Edinburgh to delve deeper into paranormal phenomena

October 7, 2005

Edinburgh University is boosting its pioneering research into parapsychology with an advertisement in this week's Times Higher for three posts, including a chair, in its Koestler parapsychology unit.

The unit aims to carry out "systematic and responsible research" into anomalous occurrences, people's beliefs about such events and into instances where people seem to be able to communicate beyond established boundaries.

Researchers will investigate not only parapsychological phenomena but also other issues such as paranormal beliefs, misattribution and deception.

Computer facilities enable the researchers to undertake digital ganzfeld experiments. Volunteers take part in extrasensory perception or telepathy tests that involve no external sensory stimuli.

Edinburgh established a chair in parapsychology in 1984, endowed by the writer Arthur Koestler and his wife, Cynthia. Its first holder was Robert Morris, who held it from 1985 until his death last year. The chair was renamed in honour of Professor Morris, although the unit retains Koestler's name.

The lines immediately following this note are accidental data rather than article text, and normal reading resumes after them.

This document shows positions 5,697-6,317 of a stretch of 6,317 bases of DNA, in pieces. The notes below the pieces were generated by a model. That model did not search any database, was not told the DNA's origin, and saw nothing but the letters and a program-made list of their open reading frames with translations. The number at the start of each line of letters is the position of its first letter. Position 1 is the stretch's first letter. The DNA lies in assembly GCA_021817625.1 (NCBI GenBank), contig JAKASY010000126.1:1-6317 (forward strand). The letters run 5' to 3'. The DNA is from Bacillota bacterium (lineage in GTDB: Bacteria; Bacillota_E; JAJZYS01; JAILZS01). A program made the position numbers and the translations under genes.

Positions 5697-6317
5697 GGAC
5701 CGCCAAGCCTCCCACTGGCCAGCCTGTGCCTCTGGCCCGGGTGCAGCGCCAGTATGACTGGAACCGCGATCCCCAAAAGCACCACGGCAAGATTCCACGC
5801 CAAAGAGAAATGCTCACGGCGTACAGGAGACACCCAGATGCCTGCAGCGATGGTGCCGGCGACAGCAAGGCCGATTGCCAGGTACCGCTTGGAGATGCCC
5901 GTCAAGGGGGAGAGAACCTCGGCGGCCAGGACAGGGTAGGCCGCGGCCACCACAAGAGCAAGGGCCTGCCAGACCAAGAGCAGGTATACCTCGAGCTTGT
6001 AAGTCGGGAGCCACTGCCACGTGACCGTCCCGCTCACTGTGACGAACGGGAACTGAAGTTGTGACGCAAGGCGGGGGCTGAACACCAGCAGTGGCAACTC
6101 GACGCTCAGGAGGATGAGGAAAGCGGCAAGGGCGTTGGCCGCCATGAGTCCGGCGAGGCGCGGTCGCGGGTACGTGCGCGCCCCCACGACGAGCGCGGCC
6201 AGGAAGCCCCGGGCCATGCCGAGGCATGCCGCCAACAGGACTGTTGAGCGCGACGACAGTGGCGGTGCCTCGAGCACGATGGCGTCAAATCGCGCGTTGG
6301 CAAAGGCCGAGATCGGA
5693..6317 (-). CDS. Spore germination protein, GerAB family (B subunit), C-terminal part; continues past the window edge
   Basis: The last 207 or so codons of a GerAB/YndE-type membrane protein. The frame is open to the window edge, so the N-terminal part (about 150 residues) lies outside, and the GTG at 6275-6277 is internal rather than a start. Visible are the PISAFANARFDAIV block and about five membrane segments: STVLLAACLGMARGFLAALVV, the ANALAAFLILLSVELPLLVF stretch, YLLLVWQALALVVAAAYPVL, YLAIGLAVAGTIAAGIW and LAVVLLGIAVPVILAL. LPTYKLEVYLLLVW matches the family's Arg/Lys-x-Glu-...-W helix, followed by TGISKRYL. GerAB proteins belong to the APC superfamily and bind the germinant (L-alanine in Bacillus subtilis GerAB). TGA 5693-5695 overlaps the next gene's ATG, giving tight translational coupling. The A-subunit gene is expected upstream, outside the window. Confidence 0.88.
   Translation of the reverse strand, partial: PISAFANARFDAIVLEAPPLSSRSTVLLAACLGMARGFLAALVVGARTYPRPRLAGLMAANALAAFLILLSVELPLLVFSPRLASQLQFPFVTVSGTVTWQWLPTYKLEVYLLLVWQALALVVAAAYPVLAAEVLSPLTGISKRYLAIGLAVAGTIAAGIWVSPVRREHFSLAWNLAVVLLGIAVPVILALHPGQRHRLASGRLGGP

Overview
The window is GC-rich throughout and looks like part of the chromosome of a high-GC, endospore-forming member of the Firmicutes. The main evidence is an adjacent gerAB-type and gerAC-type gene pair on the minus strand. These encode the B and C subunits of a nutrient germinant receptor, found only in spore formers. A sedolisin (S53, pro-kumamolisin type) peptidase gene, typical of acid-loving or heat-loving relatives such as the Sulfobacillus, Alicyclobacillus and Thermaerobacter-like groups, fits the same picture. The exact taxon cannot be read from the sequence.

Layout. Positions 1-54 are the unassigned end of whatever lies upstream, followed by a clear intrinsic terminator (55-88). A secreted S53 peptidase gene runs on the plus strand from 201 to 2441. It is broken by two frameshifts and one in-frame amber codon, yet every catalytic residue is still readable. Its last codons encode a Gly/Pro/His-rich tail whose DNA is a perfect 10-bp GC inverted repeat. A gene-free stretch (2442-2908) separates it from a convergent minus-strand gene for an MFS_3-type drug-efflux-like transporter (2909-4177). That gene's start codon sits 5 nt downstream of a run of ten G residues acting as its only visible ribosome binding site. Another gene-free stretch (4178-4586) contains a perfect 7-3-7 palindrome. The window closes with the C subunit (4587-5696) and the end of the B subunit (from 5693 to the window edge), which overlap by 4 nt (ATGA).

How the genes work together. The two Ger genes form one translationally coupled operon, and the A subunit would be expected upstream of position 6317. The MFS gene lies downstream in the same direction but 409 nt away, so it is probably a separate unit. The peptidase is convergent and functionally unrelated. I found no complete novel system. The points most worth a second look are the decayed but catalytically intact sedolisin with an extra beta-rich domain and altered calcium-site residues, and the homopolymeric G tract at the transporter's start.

Edinburgh is also advertising a three-year fixed-term lectureship in psychology and a permanent readership or senior lectureship in psychology for academics to work in the parapsychology unit.

Next year, the university celebrates the centenary of formal teaching in psychology.

In a further jobs boost, Edinburgh's School of Philosophy, Psychology and Language Sciences is advertising two lectureships in ethics and a lectureship in mind, reason and decision.

The university's child and adolescent health research unit is advertising four research posts, including one involving work on adolescent obesity.

Edinburgh's School of History and Classics is advertising a lectureship in international economic history.

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